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'They are so ready to do something special. I hope we can make the Irish people proud'

Vera Pauw’s Ireland are all set for the biggest game of their lives.

TODAY IS THE day.

It’s probably the biggest game in the history of Irish women’s football. The biggest in recent memory anyway.

katie-mccabe-and-vera-pauw-celebrate-winning Ireland captain Katie McCabe and manager Vera Pauw. Source: Filip Filipovic/INPHO

The Girls in Green face Ukraine in a decisive Euro 2022 qualifier in Kyiv [KO 5pm Irish time, live on RTÉ Two]. As Vera Pauw and her side have been saying all week, this is a “cup final” as their bid to reach a first-ever major tournament roars on.

A win or draw guarantees Ireland a playoff spot, at least, with one game to go after this evening’s showdown. And what a monumental achievement that would be, with it all to play for still in Group I.

The team is “sharp but also relaxed,” as Pauw reported from the Obolon Arena last night as final preparations were made. “The gameplan is set and we’re ready to go.”

The Dutch boss was full of praise and gratitude for the support back home after all travel plans through the Covid crisis went “smoothly” thanks to the historic charter flight from their training base in Duisburg, Germany.

But now Ireland are ready to do their talking on the pitch, and hopefully, give the nation a lift through these tough times.

“The whole team is just on the fringe, they are so ready to do something special and to change the world of football for girls and women in Ireland. That’s such a good feeling, and I want to say again, I’m privileged to be part of that.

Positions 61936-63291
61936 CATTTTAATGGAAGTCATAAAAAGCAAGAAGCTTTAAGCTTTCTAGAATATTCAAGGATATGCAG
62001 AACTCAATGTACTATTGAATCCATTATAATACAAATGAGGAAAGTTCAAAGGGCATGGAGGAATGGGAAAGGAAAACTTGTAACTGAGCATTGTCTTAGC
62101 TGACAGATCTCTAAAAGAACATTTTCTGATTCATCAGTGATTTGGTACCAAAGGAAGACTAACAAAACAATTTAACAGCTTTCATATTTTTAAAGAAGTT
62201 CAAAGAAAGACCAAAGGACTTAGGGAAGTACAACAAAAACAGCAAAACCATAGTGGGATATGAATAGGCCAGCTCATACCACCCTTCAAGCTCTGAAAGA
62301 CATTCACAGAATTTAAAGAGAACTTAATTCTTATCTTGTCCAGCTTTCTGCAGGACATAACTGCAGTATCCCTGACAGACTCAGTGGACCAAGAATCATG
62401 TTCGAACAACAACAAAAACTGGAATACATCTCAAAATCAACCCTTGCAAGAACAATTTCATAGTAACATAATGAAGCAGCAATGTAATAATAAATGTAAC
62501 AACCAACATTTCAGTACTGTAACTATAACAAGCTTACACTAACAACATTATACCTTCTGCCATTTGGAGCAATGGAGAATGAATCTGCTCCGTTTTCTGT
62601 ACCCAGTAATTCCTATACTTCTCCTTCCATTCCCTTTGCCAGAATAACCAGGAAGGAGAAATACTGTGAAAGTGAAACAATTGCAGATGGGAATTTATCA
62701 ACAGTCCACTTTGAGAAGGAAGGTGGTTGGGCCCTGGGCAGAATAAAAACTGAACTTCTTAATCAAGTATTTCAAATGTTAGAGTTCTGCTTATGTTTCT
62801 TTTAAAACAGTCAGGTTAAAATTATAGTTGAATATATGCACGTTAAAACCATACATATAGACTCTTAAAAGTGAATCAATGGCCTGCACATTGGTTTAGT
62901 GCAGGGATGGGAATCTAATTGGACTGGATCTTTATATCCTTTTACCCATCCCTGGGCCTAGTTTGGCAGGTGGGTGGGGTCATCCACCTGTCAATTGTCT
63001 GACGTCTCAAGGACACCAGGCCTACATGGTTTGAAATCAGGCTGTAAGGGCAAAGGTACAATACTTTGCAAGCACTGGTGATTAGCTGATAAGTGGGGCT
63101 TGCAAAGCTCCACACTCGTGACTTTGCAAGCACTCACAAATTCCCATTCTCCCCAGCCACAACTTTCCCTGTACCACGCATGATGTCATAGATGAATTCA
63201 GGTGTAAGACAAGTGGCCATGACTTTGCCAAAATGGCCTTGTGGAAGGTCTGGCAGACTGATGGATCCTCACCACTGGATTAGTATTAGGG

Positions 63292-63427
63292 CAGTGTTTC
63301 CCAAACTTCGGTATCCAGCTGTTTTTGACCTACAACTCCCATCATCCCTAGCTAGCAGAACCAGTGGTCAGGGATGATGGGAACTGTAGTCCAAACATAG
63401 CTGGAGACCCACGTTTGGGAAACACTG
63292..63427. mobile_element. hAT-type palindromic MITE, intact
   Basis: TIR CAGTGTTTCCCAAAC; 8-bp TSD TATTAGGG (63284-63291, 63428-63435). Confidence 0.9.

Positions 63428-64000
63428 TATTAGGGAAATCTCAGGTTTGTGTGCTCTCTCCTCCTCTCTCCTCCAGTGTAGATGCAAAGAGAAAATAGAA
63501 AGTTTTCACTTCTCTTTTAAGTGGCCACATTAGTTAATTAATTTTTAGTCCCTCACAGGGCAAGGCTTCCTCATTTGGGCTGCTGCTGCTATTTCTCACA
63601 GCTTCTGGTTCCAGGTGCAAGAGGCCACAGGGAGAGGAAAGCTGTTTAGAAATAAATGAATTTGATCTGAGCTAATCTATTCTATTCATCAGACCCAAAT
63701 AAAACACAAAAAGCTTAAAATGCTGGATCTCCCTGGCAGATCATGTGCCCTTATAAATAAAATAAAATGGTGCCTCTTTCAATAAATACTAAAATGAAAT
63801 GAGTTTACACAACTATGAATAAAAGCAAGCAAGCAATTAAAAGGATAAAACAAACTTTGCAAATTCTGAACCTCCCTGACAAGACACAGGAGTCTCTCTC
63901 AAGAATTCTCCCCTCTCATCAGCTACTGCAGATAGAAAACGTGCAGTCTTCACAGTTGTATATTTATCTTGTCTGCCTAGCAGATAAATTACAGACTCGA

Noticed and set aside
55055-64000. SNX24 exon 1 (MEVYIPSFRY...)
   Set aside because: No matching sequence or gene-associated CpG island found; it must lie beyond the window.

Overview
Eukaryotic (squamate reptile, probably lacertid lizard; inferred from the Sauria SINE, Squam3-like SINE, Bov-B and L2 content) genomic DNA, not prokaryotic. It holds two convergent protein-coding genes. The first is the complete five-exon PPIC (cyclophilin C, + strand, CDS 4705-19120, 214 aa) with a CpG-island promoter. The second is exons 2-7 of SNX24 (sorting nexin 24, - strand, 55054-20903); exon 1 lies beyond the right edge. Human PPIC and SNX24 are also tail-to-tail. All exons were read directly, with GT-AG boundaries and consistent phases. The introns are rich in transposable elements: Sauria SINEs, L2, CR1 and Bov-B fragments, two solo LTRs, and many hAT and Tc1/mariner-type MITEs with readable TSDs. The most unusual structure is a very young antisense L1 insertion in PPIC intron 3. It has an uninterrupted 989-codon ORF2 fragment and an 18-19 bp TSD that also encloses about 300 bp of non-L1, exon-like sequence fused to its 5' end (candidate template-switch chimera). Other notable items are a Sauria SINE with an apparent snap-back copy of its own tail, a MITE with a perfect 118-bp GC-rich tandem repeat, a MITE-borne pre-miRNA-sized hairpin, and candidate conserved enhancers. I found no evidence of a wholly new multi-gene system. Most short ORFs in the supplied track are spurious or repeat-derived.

“It’s amazing, what can I say? I think it’s a very positive team. Every player is open for everybody and that’s what we want to emit also. We have a lot of respect for what we gain and we are fighting to make people proud. I hope that we can make you all proud.”

In further pre-match interviews yesterday, Pauw stressed that she and her side weren’t distracted by Ukraine’s Covid-19 scare, while all Irish players had tested negative for the virus on three occasions: before camp, in the team base on Monday and the standard Uefa test before flying on Wednesday. 

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After positive tests, Ukraine will be without their first-choice goalkeeper, Kateryna Samson, who was there for their only major tournament appearance at Euro 2009, and defender Kateryna Korsun for what manager Natalia Zinchenko sees as a “must-win game” having “identified Ireland’s weaknesses.”

But Pauw and her side will focus on themselves.

“We have prepared really well for this game and we will be ready on Friday for what will be a huge occasion for women’s football in Ireland,” as she told the FAI. “A draw would secure a play-off but we know that we will not be given anything, we will have to fight for it.

“We are aware of reports of Covid cases in the Ukraine squad, but we are just focused on ourselves and following all of the right protocols. We have stayed in regular contact with our medical team and the HSE to ensure that all players and staff remain disciplined in this process and it is great that we have returned all negative results.

“The qualifying campaign has gone well so far for us and we have improved along the way, however this is now when it matters most. We need to get a positive outcome from Friday’s game to keep the dream alive of qualifying for the European Championships in 2022.”

Having secured four wins and one draw, and fallen to one defeat, Ireland are currently second in Group I behind all-conquering Germany, with second seeds Ukraine — who they beat 3-2 at Tallaght Stadium last year — their main runners-up spot rivals.

The nine group winners and three best runners-up (Ireland are fourth at the minute) qualify directly for the finals tournament in England, while the remaining six runners-up advance to next April’s playoffs.

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Emma Duffy

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